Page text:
Recognizing eating disorders can help save a life
Nearly 29 million Americans will suffer from an eating disorder at some point in their lives, according to the National Eating Disorders Association.
Eating disorders like anorexia, bulimia, and binge-eating disorder are complex psychological conditions according to Dr. Desire Christensen. She’s a psychiatrist with Aspirus Behavioral Health in Stevens Point.
Christensen says eating disorders can be hereditary or learned from seeing how family members interact with food and talk about body image.
It can also develop through starting a diet.
“They start that weight loss process. They got a lot of positive feedback from people around them. That can encourage to continue that behavior. Then stress. Transitions to college, change in job, those kinds of things can increase risk,” said Christensen.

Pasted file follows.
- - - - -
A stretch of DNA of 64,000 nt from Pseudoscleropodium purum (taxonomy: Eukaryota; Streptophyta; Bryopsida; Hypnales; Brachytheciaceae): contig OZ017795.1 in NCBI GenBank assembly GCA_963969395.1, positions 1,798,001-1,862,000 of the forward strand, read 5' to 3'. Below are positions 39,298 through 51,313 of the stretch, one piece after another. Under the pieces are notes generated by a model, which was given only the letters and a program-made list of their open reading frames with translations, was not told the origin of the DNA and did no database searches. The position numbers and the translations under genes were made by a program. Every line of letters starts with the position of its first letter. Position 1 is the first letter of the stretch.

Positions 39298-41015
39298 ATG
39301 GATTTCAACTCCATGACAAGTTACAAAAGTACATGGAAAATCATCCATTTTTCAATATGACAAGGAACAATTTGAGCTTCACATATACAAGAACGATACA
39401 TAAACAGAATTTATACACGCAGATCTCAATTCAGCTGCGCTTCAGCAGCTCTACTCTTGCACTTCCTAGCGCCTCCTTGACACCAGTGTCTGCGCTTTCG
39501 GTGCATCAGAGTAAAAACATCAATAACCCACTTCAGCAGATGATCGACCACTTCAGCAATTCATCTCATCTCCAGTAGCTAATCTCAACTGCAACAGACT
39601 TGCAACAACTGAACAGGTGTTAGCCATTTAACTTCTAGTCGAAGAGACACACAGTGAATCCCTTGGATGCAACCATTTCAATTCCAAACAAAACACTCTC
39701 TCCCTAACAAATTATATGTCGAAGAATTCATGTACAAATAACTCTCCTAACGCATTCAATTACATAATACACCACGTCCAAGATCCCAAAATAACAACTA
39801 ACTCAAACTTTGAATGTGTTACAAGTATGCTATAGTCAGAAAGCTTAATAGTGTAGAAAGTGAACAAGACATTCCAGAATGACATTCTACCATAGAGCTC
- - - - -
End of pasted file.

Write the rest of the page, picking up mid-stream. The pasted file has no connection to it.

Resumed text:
Common early warning signs include:
- Dramatic weight gain or loss
- Frequently talking about food, weight, or body image
- Excessive exercising or use of measures to “offset” food intake
- Purging, restricting, or compulsive eating
- Abuse of diet pills, diuretics, or laxatives
- Denial of disordered eating despite concerns of those around them
- Isolating during mealtimes, eating in secret, or hiding food
Eating disorders can lead to health conditions like amenorrhea (absence of menstruation), fainting, hair loss, osteoporosis, dental problems, heart problems, or other serious symptoms due to nutritional deprivation.
Eating disorders seriously impact someone’s health and can have severe and potentially life-threatening consequences, especially if left untreated.
“There’s a lot of resources available. It’s important to get access to those resources so family and friends know how to approach it. There’s things people can do to be supportive. Most people try to be supportive, but if you’re not well informed you could actually worsen the behaviors,” said Christensen.
You can find more resources at nationaleatingdisorders.org, including a helpline.
This week is National Eating Disorders Awareness week.